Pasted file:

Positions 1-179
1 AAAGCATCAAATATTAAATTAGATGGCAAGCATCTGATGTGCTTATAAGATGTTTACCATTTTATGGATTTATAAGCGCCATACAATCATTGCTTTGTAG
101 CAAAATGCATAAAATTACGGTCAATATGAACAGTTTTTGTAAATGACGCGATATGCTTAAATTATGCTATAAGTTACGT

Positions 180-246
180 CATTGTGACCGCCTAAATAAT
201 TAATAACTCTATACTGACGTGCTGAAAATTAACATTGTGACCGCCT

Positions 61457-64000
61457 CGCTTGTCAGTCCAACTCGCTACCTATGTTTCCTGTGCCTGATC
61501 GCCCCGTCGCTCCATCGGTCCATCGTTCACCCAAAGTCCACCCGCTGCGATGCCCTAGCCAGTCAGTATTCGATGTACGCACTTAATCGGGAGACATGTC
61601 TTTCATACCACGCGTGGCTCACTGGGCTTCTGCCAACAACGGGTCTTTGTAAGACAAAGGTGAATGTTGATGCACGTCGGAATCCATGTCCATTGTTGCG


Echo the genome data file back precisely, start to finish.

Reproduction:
Positions 1-179
1 AAAGCATCAAATATTAAATTAGATGGCAAGCATCTGATGTGCTTATAAGATGTTTACCATTTTATGGATTTATAAGCGCCATACAATCATTGCTTTGTAG
101 CAAAATGCATAAAATTACGGTCAATATGAACAGTTTTTGTAAATGACGCGATATGCTTAAATTATGCTATAAGTTACGT

Positions 180-246
180 CATTGTGACCGCCTAAATAAT
201 TAATAACTCTATACTGACGTGCTGAAAATTAACATTGTGACCGCCT

Positions 61457-64000
61457 CGCTTGTCAGTCCAACTCGCTACCTATGTTTCCTGTGCCTGATC
61501 GCCCCGTCGCTCCATCGGTCCATCGTTCACCCAAAGTCCACCCGCTGCGATGCCCTAGCCAGTCAGTATTCGATGTACGCACTTAATCGGGAGACATGTC
61601 TTTCATACCACGCGTGGCTCACTGGGCTTCTGCCAACAACGGGTCTTTGTAAGACAAAGGTGAATGTTGATGCACGTCGGAATCCATGTCCATTGTTGCG